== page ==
"Did you get any of that?" I asked the Corporal in charge of the team that day.

"Ummmm - I was kind of hoping you had."


Apparently we speak the same language.

Friday, August 26, 2005

Are You Shooting At Me?

As a rifle bullet passes close by you it makes a sharp cracking sound. The more traditional "bang" comes from the business end of the weapon.

One day we were out on patrol in a hardline estate in West Belfast. The ceasefire had not long been broken and everyone was on edge. Not just us but the local population as well. They'd become used to streets unadorned by army patrols.

There were four of us patrolling down the street, two on either side, taking it in turns to swing around and walk backwards for a while to cover the rear. We'd been out on patrol for maybe half an hour when it happened.

A sharp crack and me and the Sergeant in charge of the patrol droppped to the ground quickly taking cover behind garden walls. I spun around to see if either of the blokes behind us had seen where the shot had been fired from. One of them was smirking and the other was almost rolling on the floor with laughter.

A car had driven over an old Coca Cola bottle right next to us. The result - a sharp cracking sound.

Sheepishly we stood up and continued our patrol.

Thursday, August 25, 2005

The Saddest Thing I Ever Saw

One day we were driving around a hardline republican area of West Belfast. I was on topcover, standing up in the LandRover with my head poking out. We slowed down to go around a sharp corner and I saw a father with his young son. The boy was 2 or 3 years old.

"B*****ds", the father says pointing at us. "B*****ds", he repeated.

"B*****ds", the child mumbled searching for the word his father had just used.

And people wonder how hate can pass from generation to generation.

Monday, August 22, 2005

Murphy's Laws For The Army Number Six

It's not the bullet with your name on you need to worry bout, it's the one addressed "to whom it may concern" you've got to think about.

Sunday, August 21, 2005

Top Cover

After the Lisburn bombing and the end of the ceasefire we resumed limited patrolling on the streets of Northern Ireland. One of our main jobs was escorting the civilian police around in our armoured Landrovers. The basic idea was this - there is a danger that someone might try to shoot at us or blow us up - if there is a gun pointed in their general direction they might think otherwise. The solution - the top cover sentry. The armoured landrover had a hatch in its roof - a kind of sun roof with a purpose. Two lucky souls would stand up inside the landrover and lean out of the sun roof pointing their weapons in a menacing manner. The downfall, it always rains in Northern Ireland, well maybe not always - just 90% of the time. Top cover sentry usually involved getting very cold, very wet. If the weather was good then the insects would be out - and you'd end up looking like the front windscreen of a car - swallowing a fly at 50 mph isn't much fun I can assure you. Whatever the weather though I prefered being stood up and seeing what was going on rather than sat cocooned in the back of the vehicle waiting for something to happen.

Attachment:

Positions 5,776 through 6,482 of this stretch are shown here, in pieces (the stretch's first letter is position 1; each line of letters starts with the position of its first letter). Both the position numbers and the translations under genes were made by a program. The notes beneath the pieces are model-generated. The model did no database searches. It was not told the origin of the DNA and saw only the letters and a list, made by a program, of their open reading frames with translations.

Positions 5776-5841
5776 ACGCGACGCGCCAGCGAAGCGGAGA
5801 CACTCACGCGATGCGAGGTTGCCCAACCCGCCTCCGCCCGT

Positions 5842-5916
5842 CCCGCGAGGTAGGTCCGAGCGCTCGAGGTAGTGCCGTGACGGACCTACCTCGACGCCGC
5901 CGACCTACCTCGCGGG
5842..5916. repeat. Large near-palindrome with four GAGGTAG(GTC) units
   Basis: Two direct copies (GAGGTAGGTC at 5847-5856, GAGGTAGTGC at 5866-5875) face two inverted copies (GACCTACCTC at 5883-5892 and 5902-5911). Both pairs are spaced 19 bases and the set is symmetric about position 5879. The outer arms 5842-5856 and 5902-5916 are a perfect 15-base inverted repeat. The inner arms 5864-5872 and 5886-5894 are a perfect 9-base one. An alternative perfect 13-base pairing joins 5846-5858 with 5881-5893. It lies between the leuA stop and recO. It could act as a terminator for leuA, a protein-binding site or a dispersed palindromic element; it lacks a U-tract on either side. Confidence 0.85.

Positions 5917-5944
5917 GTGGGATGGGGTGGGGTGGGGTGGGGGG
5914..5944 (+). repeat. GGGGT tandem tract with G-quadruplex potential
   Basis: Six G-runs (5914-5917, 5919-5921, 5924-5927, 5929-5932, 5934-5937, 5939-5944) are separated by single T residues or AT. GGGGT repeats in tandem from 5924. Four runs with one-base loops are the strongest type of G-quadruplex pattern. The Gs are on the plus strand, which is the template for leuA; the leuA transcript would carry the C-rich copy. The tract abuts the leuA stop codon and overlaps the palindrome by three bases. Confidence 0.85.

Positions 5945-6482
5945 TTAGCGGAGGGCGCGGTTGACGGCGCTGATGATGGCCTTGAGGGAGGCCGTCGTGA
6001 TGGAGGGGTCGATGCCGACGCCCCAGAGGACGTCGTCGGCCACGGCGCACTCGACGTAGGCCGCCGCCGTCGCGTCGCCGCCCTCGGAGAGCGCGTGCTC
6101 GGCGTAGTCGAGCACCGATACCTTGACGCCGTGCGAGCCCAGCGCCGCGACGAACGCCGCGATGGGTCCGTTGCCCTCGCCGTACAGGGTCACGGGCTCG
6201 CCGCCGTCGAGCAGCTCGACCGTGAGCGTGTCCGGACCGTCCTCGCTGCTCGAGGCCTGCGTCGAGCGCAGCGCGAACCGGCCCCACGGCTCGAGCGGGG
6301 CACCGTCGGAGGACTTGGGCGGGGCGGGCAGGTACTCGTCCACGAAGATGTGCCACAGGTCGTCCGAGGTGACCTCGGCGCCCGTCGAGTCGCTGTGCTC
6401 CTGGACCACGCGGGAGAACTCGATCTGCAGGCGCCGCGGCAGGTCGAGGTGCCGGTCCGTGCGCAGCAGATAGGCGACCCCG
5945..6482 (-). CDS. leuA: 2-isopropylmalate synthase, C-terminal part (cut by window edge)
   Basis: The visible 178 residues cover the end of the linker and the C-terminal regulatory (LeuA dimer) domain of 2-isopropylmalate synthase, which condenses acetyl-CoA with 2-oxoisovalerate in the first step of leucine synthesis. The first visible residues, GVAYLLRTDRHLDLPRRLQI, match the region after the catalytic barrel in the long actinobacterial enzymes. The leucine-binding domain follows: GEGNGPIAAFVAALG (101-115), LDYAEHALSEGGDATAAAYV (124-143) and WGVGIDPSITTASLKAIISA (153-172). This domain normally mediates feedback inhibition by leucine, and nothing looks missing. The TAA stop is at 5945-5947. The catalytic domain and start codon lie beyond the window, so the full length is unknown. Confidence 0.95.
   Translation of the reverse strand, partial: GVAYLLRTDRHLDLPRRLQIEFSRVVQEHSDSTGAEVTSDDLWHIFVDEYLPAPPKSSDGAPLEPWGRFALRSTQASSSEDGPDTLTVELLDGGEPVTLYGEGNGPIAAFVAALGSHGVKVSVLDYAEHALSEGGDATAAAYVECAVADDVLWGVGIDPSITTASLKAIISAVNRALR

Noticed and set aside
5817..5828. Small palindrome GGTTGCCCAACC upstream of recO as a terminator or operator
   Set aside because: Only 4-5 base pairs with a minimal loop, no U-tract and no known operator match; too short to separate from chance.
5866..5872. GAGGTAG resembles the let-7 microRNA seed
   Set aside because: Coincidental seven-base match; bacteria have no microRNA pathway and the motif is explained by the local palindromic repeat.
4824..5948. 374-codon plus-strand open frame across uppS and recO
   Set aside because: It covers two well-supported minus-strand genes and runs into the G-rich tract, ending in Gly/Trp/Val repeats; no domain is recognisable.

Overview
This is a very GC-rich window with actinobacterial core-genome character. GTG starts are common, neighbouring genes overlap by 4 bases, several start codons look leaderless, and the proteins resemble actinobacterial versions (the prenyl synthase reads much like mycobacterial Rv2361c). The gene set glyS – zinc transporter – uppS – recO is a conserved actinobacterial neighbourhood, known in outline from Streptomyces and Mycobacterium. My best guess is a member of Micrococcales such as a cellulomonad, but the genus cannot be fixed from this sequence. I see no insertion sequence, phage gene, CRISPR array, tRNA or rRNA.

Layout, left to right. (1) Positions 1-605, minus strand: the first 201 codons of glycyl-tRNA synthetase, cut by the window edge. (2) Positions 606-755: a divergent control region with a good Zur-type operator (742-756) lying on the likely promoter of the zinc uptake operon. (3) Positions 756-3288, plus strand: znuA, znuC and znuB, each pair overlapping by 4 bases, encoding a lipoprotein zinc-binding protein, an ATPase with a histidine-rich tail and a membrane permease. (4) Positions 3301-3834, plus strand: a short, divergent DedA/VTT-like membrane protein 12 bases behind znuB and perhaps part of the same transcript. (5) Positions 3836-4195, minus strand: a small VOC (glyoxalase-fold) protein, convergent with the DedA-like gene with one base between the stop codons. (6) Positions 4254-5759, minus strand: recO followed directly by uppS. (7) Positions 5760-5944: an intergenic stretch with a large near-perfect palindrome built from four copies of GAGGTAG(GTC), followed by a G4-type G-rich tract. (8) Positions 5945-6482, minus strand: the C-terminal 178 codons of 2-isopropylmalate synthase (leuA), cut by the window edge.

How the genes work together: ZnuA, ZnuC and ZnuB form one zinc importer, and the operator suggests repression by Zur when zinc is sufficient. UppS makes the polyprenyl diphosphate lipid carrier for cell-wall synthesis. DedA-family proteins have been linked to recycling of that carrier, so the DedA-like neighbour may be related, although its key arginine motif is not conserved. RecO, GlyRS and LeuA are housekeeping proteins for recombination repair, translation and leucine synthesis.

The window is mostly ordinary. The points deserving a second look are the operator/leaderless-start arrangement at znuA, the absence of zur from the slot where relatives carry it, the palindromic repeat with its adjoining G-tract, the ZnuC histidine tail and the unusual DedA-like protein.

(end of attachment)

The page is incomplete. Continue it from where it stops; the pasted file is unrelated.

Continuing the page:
Friday, August 19, 2005


On October 8th 1996 Irish republican terrorists managed to get two carbombs past security at the army's headquarters in Northern Ireland. The first exploded close to an education centre while the second exploded a short while later out the medical centre. The second bomb was aimed at killing those who had been injured in the first explosion and also those helping them. One man died as a result of the attack.

At the time I was standing guard at another camp close enough to hear the bang. I thought the noise had come from the dock yard and didn't realise it was an explosion. We didn't find out for about half an hour that something had happened.

But the ceasefire was over and now we had real work to do. Whether that was a good thing or not was another matter.

Thursday, August 18, 2005

Marking Time